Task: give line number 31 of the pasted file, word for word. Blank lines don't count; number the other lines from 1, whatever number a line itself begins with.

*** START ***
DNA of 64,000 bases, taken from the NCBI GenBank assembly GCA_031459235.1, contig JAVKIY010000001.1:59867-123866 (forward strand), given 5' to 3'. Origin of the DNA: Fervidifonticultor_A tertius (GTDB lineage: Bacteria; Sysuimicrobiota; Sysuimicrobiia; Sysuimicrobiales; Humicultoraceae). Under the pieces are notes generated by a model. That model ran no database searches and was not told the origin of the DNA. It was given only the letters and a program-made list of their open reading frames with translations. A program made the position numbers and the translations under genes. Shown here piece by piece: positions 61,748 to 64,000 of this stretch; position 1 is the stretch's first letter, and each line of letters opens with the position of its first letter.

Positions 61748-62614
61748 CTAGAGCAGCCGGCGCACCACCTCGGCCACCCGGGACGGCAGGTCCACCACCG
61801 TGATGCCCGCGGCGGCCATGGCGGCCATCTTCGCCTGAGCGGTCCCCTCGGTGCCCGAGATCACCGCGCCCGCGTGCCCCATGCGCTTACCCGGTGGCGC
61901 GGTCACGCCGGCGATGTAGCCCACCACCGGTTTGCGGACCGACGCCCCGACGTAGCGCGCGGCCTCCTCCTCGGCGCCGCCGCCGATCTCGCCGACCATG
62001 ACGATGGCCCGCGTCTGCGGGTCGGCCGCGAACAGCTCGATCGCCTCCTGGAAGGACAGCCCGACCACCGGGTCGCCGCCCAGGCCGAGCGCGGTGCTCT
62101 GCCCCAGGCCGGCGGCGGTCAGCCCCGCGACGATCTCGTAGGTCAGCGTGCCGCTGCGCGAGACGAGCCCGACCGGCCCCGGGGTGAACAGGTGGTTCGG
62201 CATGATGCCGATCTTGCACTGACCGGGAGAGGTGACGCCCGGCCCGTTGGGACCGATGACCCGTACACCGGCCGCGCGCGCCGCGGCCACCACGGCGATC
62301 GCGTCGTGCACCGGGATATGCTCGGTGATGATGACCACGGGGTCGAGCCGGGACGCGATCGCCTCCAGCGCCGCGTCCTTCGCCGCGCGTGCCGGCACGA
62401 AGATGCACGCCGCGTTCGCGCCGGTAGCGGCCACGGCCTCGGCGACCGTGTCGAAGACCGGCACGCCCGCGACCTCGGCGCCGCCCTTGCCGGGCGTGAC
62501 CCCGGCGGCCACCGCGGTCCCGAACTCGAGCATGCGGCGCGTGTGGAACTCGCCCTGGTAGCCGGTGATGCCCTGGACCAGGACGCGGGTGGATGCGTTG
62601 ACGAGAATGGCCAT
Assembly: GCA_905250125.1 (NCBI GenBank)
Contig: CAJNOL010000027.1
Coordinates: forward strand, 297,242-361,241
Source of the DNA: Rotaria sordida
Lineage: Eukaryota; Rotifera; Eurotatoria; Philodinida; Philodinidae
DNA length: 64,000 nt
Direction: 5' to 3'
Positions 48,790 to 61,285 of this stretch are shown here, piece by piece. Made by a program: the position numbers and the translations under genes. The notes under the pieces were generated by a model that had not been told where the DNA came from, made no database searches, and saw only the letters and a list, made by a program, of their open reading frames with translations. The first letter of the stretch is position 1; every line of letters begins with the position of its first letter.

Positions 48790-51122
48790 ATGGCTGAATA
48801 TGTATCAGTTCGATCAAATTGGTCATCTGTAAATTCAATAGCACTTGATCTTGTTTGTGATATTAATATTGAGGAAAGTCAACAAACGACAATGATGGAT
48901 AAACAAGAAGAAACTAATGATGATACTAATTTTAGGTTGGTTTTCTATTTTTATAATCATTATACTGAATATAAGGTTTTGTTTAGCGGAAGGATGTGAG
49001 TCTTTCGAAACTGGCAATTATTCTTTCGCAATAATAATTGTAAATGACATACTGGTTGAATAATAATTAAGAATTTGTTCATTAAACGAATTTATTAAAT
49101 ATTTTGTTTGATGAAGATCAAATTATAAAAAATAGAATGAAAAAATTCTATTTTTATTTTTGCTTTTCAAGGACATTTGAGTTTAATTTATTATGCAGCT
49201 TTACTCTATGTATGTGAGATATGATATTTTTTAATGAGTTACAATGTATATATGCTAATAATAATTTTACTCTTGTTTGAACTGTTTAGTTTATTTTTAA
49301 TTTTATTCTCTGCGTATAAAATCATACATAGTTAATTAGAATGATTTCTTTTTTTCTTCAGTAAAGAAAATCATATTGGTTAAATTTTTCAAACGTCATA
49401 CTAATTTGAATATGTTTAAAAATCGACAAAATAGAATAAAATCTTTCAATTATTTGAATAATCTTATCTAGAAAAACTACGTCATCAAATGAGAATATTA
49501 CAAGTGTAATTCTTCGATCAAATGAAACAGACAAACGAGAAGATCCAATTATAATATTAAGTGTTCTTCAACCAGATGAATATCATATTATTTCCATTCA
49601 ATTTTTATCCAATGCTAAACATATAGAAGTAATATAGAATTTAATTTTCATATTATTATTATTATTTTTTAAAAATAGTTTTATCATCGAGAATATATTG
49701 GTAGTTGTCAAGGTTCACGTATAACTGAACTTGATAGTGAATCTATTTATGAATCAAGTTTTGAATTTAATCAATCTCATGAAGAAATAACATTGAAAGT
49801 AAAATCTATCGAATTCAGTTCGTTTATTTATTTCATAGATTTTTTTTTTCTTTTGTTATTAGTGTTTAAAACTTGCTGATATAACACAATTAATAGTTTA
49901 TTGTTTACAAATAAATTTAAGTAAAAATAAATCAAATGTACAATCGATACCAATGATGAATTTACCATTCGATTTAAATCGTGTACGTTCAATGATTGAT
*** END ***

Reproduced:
49601 ATTTTTATCCAATGCTAAACATATAGAAGTAATATAGAATTTAATTTTCATATTATTATTATTATTTTTTAAAAATAGTTTTATCATCGAGAATATATTG